Stocks stall as bond markets reset price expectations

  • European shares are crawling out of the red
  • Bond markets reprice interest rate expectations after Canada’s surprise
  • Turkey’s lira stabilizes after 7% dive on Wednesday

LONDON, June 8 (Reuters) – Borrowing costs in government bond markets rose and equity markets ground to a halt on Thursday after a surprise rate hike in Canada gave investors their second reminder this week that the rise in global interest rates is not over yet.

Asian markets had struggled overnight and the cautious mood continued in Europe as London’s FTSE (.FTSE), Germany’s DAX (.GADXI) and France’s CAC40 (.FCHI) gradually crept higher after starting in the red.

Traders were driven by a broad repricing underway in bond markets for when and where interest rates in the world’s biggest economies are likely to peak.

In a near carbon copy of a surprise rate hike in Australia this week, Canada caught markets off guard on Wednesday by raising rates to a 22-year high of 4.75% amid an overheating economy and stubbornly high inflation.

US 10-year Treasury yields, the benchmark for global borrowing costs, were back above 3.8% again, while Germany’s 2-year yields in Europe topped 3% for the first time since March, albeit briefly.

“The main theme of everything out there is the bond selloff and the recognition that the pause (in central bank rate hike cycles) does not mean the end,” said Societe Generale strategist Kit Jukes.

“We are definitely repricing interest rate expectations higher,” he added, explaining that traders were now also questioning the long-held view that the US central bank would end its rate hike well before the European central bank.

The Fed, ECB and Bank of Japan all have interest rate decisions next week.

Tapas Strickland, head of markets economics at NAB, said the steps by the BoC and RBA meant US inflation data on Tuesday would be crucial to whether the Fed hikes this month or skips a widely expected move.

The dollar fell slightly on Thursday but held near a three-month high after gaining more than 2.5% against the world’s other top currencies in the past month.

Markets are now pricing in a 64% chance the Fed will stand pat next week, compared with 78% just a day earlier, the CME FedWatch tool showed. Traders largely expect a 25 basis point increase in July.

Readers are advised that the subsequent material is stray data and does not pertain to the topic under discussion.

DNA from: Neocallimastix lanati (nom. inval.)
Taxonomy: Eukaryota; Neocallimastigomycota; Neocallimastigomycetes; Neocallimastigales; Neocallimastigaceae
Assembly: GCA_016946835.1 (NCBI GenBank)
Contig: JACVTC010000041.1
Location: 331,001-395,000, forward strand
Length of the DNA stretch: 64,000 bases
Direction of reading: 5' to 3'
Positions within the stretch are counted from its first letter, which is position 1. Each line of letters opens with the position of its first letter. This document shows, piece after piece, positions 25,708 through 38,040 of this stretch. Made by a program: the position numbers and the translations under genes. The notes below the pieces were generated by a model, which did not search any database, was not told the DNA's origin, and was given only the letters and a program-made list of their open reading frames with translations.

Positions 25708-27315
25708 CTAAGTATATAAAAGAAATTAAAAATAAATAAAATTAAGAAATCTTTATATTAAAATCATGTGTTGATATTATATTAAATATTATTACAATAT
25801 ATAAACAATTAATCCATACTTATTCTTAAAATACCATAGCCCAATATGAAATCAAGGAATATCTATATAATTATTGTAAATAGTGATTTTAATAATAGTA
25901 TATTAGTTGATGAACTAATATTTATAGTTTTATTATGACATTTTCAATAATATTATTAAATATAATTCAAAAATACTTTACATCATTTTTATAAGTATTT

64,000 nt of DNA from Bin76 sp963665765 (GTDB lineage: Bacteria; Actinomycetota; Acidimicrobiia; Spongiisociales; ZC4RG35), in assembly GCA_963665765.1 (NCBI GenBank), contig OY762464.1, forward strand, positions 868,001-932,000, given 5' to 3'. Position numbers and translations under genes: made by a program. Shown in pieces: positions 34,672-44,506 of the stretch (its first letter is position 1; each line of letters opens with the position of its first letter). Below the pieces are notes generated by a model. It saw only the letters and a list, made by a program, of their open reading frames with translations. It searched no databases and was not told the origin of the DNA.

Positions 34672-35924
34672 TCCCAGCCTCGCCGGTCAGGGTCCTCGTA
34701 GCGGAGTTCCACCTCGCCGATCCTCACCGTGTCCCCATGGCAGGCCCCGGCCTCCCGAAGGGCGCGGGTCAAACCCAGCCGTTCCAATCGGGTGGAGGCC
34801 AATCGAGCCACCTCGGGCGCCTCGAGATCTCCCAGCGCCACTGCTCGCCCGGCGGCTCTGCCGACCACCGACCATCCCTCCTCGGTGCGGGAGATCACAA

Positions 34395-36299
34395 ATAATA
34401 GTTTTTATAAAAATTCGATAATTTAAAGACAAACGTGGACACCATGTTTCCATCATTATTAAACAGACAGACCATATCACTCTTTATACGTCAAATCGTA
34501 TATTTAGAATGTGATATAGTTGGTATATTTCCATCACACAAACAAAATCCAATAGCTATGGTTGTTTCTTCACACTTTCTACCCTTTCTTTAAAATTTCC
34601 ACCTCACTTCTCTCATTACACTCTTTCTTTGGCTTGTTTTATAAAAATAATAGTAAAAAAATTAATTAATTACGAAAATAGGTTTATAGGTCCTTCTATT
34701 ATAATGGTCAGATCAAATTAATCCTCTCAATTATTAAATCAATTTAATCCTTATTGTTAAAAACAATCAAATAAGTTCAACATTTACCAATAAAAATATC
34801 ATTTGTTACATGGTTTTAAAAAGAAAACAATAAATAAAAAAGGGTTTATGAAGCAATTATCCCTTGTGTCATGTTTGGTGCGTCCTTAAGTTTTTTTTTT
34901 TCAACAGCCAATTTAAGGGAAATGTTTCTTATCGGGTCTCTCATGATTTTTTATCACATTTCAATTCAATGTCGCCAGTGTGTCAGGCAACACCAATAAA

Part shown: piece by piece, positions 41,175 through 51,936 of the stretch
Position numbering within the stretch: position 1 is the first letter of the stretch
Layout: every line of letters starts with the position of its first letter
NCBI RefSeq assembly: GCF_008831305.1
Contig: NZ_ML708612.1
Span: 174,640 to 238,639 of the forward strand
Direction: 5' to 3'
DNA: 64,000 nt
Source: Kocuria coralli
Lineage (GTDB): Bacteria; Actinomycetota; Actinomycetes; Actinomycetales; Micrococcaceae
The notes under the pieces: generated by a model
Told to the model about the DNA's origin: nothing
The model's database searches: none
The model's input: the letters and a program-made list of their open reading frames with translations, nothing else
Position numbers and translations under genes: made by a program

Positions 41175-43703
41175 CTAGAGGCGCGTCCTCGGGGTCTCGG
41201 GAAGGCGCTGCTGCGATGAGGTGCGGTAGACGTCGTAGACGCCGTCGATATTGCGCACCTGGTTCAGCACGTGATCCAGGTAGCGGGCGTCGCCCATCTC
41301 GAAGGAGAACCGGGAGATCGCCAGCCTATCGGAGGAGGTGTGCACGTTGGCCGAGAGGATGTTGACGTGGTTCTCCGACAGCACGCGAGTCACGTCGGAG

“The view here was that if both Australia and Canada felt the need for further hikes, the Fed would in all likelihood do so as well,” said Chris Turner, chief market officer at ING.


Overnight in Asia, Chinese shares (.SSEC) and Hong Kong’s Hang Seng index (.HSI) had both fallen again, still feeling the effects of Wednesday’s decline in export data – a 7.5% year-on-year drop and the biggest the decline since January.

“The weak export figures will have observers looking for another round of policy stimulus,” Saxo Markets strategists said.

The yen strengthened 0.2% to 139.80 per dollar after revised data there showed Japan’s economy grew more than first thought in January-March.

The dollar index, which measures the US currency against six major companies, fell 0.1% in European trade. The euro rose 0.15% to $1.0717 while the Canadian dollar consolidated gains after the BoC’s surprise hike.

Among commodities, US crude oil futures fell 0.25% to $72.37 a barrel and Brent was at $76.76, down 0.25% on the day.

Gold prices steadied after falling 1% in the previous session, with spot gold up 0.3% to $1,945.89 an ounce.

In emerging markets, Turkey’s lira hit another record low. In signs that Tayyip Erdogan’s newly elected government is abandoning an 18-month strategy to keep the currency on a tight leash, the lira fell 7% on Wednesday.

“The thing is that it (the lira) has been kept artificially stable for so long in the run-up to the election,” SEB’s chief emerging market strategist Erik Meyersson said, also pointing to the ongoing questions surrounding Turkey’s economic policy.

Reuters Graphics Reuters Graphics

Additional reporting by Ankur Banerjee in Singapore; Editing by Toby Chopra

Our standards: Thomson Reuters Trust Principles.

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